• “Every single woman in the book (and there are many) is inexplicably smitten with CHARACTER. It seems as though the majority of them only exist in the book to show what a charming, seductive man he is. There isn’t a woman in the entire book that isn’t painted as either a dumb, lust-stricken bimbo or a mere tool to increase the book’s sex appeal.”
    • This shows others more about the reviewer’s stance on how women are portrayed, and there’s no significant input to the main plot. Every author is allowed to write characters how they choose, and occasionally stereotypes are written with intention to boost another character’s traits. This reviewer actually proves that, but puts a negative spin on a writer’s strategy.
  • “There were way too many characters to keep up with without getting confused or simply bored. At least three or four of them could be cut from the novel without affecting the story or the relationships of the other characters in any way.”
    • This speaks more of how confused and bored this specific reviewer became. Just because they couldn’t figure out why the characters were placed in the book, doesn’t mean they don’t belong. An author feels that each character in their work serves a purpose, even if minor.
  • “I barely related to any of [the characters].”
    • This one always makes me laugh. Read a different book then, not everyone is going to relate to you. A 50-something-year-old bitter man who suffered through tragedy doesn’t relate to a 20-something-year-old cheerful girl whose biggest issue in life so far was when she posted an unflattering picture on Instagram.

Other issues that stem from a subjective review are the thought of whether or not the writing was strong or poor, and reader misconceptions. Here are two good examples:

  • “BOOK by AUTHOR was a clever endearing read but riddle[d] by [the] misuse of words, incomplete sentences, and dropped suffixes. One has to hope that the ARC presented was unedited and not the final effort.”
    • This is a little questioning because I don’t think any published book would have incomplete sentences, but the main problem here is the insult. What if the reviewer was wrong (and probably was)? They’re teetering on the edge of defamation if an author was to overreact.
  • “There were a few factual inaccuracies that were a bit too ridiculous to excuse.”
    • This was a review posted for a FICTION book that WASN’T historical fiction. So… yeah.

People need to remember, especially when dealing with fiction, that a novel is not a term paper, and to be mindful of what genre you’re reading.  Some situations may not make total sense to heighten the intensity of the plot, and some sentences will not be grammatically correct for style and voice purposes. The best example I can give of this is from Jonathan Coe’s “The Rotters’ Club”.  The book ends with a 13,955-word sentence. Do you think those 30-some pages were grammatically and structurally correct? Probably not, but it captured the essence of exactly what Coe was trying to write.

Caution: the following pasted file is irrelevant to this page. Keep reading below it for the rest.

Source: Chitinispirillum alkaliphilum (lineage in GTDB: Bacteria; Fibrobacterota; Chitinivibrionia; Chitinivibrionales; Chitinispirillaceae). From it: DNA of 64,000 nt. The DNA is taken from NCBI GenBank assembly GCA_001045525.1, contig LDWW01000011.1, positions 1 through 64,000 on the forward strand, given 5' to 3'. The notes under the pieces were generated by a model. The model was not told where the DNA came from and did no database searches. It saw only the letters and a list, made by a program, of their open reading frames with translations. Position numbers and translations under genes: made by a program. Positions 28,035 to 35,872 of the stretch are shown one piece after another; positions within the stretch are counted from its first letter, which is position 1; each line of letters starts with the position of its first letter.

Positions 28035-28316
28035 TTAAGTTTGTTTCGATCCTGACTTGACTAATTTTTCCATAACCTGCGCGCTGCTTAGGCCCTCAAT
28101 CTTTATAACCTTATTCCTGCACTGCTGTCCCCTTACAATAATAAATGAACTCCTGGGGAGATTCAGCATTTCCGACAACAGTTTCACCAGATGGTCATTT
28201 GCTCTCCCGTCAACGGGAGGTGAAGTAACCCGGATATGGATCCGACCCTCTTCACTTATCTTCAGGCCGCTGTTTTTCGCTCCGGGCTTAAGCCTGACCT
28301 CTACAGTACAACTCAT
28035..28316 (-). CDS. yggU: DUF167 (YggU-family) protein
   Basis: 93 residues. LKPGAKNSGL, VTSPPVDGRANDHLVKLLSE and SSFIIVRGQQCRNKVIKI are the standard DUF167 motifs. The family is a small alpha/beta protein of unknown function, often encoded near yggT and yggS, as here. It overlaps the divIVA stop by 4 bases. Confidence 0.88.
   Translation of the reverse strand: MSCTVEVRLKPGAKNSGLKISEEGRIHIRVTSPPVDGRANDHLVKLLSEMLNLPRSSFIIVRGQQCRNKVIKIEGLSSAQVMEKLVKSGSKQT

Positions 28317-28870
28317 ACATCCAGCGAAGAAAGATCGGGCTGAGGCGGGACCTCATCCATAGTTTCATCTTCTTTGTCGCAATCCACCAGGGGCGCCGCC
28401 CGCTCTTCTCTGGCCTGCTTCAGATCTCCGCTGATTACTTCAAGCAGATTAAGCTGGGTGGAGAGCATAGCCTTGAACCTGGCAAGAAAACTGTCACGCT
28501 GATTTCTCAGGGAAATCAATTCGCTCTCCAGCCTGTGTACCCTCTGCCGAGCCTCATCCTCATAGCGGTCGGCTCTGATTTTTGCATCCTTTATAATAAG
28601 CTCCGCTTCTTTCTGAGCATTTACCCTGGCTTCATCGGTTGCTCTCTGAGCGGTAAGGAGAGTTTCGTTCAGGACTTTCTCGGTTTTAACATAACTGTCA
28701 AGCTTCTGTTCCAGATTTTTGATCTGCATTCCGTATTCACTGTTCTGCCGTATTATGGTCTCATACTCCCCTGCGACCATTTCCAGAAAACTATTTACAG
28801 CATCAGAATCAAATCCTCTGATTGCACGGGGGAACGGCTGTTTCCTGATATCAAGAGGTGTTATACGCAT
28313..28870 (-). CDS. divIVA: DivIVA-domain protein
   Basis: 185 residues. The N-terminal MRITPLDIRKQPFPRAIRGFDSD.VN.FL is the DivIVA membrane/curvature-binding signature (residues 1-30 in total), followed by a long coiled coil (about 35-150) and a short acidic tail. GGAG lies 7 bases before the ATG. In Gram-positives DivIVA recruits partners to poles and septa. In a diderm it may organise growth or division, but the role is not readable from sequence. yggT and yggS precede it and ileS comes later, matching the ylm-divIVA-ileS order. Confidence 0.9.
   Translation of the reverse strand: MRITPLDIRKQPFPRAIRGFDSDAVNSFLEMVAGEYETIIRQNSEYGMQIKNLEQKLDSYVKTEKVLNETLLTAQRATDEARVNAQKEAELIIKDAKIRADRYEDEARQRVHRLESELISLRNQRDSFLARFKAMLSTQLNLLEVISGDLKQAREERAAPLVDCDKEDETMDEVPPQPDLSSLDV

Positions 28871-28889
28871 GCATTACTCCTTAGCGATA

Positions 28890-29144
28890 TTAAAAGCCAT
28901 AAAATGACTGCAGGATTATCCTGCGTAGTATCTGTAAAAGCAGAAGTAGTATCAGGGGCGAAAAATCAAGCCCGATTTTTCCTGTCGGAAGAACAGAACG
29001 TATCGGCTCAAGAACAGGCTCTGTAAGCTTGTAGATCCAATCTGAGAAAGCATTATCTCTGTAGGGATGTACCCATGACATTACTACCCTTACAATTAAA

So what really matters in a review? What should you really consider? You don’t have time to dissect what everyone is saying, but look for similarities in the positive and negative aspects of a novel. If just one person doesn’t like the writing style and is finding multiple mistakes, but nine do enjoy the style and don’t mention any errors, then that person probably doesn’t know what they’re talking about. On the contrary, if nine people say the book is poorly-written, and one person thought it was the best book they’ve ever read, then that may be the support of a family member or friend.

Unfortunately, that happens all the time, which is also fine. Another danger is that other “readers” will copy tidbits from posted reviews. You see this with paid promos. This recently happened to me. I ran a promotion for one of my novels and received a two-star review that simply stated the reader didn’t find the book interesting at all, the sentences didn’t make any sense, and the book was poorly written. I’m fine if I get a two-star review if that reader didn’t find the book interesting—again, people have different tastes—but attacking the writing without examples to back it up raised questions of the validity of the reviewer. The woman who ran the promo called that reviewer out, and they ended up recanting their post.

Authors know the gig; we know that there are going to be bad reviews for our books and that’s perfectly okay. Just make sure you have an explanation on hand, because, as we also know regarding society, people are on edge to make a spectacle of something that isn’t important because they have the freedom to do so.

In conclusion:

Reviewers, be honest and constructive, and don’t censor a person’s writing because of bias.

Authors, be willing to accept criticism and use it, and ignore the subjectiveness—don’t change your style to appease a handful of disgruntled readers.

Be you.